North Adams man on trial in series of alleged assaults
PITTSFIELD — Scott Kennedy is either a man who "couldn't turn off the anger," when it comes to a particular woman or is a victim of false allegations and of that same woman's need to impose control over him.
Those were the arguments made by opposing attorneys in the trial of Kennedy, who is accused of beating the woman in three separate incidents in April 2014, and March and September 2015.
Kennedy, 31, of North Adams, faces charges of assault and battery, assault on a family or household member, aggravated assault and battery and assault with a dangerous weapon (car), all involving the same woman.
Opening statements were delivered in Kennedy's trial Tuesday in Berkshire Superior Court before Judge John Agostini.
Assistant Berkshire District Attorney Joseph Yorlano described a tumultuous relationship between Kennedy and the alleged victim.
The woman testified about each of the three incidents. During the first, she said, Kennedy ripped her shirt open during an argument. In the second incident, while she was seven months pregnant, he pulled her out of a car by her hair and beat her. And in the third, she said, he tried to run her off the road with his vehicle.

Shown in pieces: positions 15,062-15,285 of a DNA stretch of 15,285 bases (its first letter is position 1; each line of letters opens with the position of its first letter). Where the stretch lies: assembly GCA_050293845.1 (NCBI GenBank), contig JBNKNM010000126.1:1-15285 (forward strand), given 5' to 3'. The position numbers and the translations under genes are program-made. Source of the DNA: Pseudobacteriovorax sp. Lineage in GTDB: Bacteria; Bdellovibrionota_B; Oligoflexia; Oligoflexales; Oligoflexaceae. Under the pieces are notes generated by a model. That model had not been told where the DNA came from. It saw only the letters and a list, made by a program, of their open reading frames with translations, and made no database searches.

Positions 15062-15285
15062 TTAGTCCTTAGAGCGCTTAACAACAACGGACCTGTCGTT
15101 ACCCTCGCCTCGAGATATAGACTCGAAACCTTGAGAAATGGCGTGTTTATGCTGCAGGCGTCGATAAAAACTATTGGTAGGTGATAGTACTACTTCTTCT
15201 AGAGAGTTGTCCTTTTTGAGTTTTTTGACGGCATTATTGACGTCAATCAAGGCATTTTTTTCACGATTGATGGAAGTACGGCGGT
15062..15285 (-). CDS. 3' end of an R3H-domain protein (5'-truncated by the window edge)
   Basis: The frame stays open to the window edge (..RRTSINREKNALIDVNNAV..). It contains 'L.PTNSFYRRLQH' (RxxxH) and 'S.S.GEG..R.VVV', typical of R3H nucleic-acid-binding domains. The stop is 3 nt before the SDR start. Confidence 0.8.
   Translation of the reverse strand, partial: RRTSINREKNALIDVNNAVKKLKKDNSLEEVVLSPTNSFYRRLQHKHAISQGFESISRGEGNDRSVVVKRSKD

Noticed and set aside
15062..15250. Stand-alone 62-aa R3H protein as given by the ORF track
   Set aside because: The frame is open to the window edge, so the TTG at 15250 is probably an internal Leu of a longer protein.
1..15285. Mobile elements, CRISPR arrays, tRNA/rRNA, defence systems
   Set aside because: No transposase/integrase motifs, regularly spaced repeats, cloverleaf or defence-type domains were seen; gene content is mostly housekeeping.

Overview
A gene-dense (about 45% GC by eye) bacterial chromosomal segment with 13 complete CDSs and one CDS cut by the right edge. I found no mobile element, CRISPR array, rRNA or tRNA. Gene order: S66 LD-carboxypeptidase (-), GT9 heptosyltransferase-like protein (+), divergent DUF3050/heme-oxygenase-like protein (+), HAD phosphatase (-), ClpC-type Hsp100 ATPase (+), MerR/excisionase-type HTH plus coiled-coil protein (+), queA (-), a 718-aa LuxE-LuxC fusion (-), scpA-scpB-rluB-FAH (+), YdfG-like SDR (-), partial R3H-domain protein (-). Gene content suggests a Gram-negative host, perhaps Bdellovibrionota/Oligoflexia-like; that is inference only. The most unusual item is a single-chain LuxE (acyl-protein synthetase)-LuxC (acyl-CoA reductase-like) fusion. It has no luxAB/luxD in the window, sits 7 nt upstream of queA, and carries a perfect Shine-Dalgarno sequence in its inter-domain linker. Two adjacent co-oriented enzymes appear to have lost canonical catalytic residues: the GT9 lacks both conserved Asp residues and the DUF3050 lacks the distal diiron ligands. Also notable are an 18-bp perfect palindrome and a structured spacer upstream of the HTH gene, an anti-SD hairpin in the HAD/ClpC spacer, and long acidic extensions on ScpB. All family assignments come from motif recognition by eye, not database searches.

Kennedy's attorney, Robert Sullivan, said the allegations are false and only made by the victim in attempts to exert control over the relationship.
Sullivan said the woman received the injuries she attributed to Kennedy's March 2015 assault during a fist fight with another woman that same evening and that her shirt was ripped when she tried to push Kennedy down a flight of stairs and he reached out to keep from falling.
Sullivan said the woman also fabricated the story about Kennedy running her off the road after "voluminous" attempts to communicate with him and threatening him with arrest when he didn't respond.
Yorlano acknowledged the alleged victim made decisions during the relationship that would make jurors, "scratch their heads," including maintaining communication with Kennedy between the alleged assaults.
While in custody, Kennedy wrote letters to the woman, expressing remorse for his actions and encouraging her to tell investigators she had exaggerated her claims, Yorlano said.
Portions of those letters are expected be introduced into evidence.
If convicted, Kennedy faces up to five years in prison on the aggravated assault and battery and assault with a dangerous weapon charges.
The trial will likely continue through the week.
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